The Director General of Ghana Civil Aviation Authority (GCAA) on Monday said the Allied Air Cargo plane crash would not affect Ghana's efforts to regain the US Federal Aviation Administration (FAA) Category 1 Status.
The plane crashed into the Hajj Village at Elwak Stadium on June 2, when it was trying to land at the Kotoka International Airport, killing 10 people travelling in a bus.
In an interview with the GNA in Accra, Air Commodore Kwame Mamphey (Rtd), stressed: I dont believe the accident would in any way mar our reputation in the aviation industry. The GCAA would continue to pursue the highest levels of safety and security in Ghana aviation."
He stated that FAA had earlier conducted a technical review and identified some gaps in procedures compelling the GCAA to come up with an action plan to address, adding When we are ready, we would then invite the FAA for the audit.
Air Commodore Mamphey said it was important to wait for the report of the Accident Investigation Committee on the crash, to determine probable causes and based on the report, the GCAA would improve safety in areas where there was the need to.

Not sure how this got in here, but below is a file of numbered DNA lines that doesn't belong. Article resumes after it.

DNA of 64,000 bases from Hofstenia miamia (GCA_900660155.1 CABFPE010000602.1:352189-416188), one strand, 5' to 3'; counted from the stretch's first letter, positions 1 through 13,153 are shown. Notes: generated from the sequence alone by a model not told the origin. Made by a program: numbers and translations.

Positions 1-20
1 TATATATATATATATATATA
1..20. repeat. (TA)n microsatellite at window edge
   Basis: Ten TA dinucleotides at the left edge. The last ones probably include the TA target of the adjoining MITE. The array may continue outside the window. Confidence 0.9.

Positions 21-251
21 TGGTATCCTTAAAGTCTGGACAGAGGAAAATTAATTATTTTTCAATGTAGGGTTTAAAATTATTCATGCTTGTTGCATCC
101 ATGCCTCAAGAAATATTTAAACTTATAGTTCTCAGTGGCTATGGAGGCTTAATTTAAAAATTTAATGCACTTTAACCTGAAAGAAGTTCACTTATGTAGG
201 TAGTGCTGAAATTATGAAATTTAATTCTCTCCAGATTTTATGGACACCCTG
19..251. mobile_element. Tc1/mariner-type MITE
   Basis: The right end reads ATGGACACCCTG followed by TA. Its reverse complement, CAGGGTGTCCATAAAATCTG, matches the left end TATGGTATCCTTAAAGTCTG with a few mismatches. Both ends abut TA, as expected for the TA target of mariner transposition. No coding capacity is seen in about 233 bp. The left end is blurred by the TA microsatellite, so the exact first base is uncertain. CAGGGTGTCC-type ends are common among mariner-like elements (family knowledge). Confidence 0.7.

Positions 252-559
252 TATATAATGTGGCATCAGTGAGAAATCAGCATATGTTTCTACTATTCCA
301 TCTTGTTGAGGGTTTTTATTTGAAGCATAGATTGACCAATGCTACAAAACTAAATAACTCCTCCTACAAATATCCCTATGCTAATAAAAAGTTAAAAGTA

On recent calls for the relocation of KIA due to its location in the city centre, he said there was the need to think of a future relocation of the airport but agreed with the Sector Minister of Transport, who had earlier stated that the location of the facility was not enough reason for its relocation, citing the fact that other international airports such as JKF, Heathrow and others are in city centres.
Ghana lost the FAA Category 1 in 2005 and has since made every effort to regain it.
The FAA conducts International Aviation Safety Assessment Programme (IASA), assessing the Civil Aviation Authority (CAA) of each country that has carriers operating to the United States. Because of the provisions of the Chicago Convention and national sovereignty, FAA is not permitted to evaluate a foreign carrier within its own sovereign state.
An IASA assessment determines if the foreign CAA provides oversight to its carriers that operate to the United States according to international standards.
The International Civil Aviation Organisation, a United Nations agency, and Annexes 1, 6, and 8 of the Chicago Convention develop those standards.
If the CAA meets standards, FAA gives that authority a Category 1 rating, which means that air carriers from the assessed state may initiate or continue service to the United States in a normal manner and take part in reciprocal code-share arrangements with US carriers.
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